Turkey’s economic woes are crippling its media sector, according to Nuri Kayis, chairman of the country’s broadcasting watchdog the Radio and Television Supreme Council.

“The local media has collapsed. The number of local radios, TVs and newspapers that have closed down in 2001 is 250,” he lamented.

Local operators are not the only ones suffering – ad revenue for Turkey’s media as a whole has halved in the last year from $530 million in 2000 to $262m in 2001, with almost 20,000 employees in the industry facing redundancy. “As far as we can determine,” continued Kayis, “there is no single television station that can show any profits.”

The last year has also seen an increasing willingness by the RTSC to clamp down on content considered politically sensitive, in particular separatist politics, such as the policies of the Kurds, and religious extremism.

“Darkening the screens is not something we are very happy with,” insisted Kayis, “but we are never shy of using our authority when it comes to protecting the public interest.”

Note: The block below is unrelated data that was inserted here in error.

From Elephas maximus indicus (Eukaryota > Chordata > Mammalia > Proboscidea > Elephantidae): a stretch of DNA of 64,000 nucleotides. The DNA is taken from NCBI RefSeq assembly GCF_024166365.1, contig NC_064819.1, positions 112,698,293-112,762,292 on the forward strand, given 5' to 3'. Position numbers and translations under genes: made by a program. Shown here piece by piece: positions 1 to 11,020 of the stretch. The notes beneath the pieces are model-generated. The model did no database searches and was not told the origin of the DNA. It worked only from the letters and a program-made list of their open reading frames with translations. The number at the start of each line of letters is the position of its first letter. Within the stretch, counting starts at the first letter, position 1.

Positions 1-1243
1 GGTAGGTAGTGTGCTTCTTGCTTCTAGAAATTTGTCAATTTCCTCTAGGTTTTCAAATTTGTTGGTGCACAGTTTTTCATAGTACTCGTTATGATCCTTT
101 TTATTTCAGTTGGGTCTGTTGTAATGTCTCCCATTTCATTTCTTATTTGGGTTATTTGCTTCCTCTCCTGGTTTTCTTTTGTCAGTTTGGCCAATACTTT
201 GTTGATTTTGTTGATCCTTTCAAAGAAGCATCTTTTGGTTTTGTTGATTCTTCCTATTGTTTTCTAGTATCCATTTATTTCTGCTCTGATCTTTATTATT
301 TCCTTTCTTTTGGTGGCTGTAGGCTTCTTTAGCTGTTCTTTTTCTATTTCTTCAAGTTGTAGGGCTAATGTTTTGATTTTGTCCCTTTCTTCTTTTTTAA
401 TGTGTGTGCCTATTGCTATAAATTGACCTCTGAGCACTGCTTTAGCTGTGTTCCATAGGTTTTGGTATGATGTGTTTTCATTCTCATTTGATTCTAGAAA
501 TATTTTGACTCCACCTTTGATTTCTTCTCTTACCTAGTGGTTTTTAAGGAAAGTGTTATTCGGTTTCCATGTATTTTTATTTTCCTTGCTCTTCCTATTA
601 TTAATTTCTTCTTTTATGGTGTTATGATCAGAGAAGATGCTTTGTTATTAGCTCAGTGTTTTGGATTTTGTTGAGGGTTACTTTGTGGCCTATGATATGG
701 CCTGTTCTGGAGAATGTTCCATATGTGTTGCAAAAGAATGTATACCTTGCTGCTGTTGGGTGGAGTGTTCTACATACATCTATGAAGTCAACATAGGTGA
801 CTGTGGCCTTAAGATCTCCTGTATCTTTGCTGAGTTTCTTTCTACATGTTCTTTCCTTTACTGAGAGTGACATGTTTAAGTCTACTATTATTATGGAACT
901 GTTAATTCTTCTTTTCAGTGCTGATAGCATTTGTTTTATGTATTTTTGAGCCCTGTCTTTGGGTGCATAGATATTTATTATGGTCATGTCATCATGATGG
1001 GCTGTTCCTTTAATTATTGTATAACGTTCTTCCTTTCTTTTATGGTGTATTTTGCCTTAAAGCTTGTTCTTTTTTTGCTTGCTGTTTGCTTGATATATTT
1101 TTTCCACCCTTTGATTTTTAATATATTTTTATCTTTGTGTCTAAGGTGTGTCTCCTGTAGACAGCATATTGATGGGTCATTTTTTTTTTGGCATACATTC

However, his chief concern is the increasing dominance over the main TV channels and national newspapers of a few media moguls – a process helped by the collapse of local media, which Kayis sees as an effective block on concentrated ownership.

“In order to stop the monopolisation of the media, preventive measures must be taken as soon as possible,” he declared. “Business owners are racing each other to own a TV channel, because they know that they can use the medium as a powerful tool to benefit their other businesses.”

News source: AdAge Global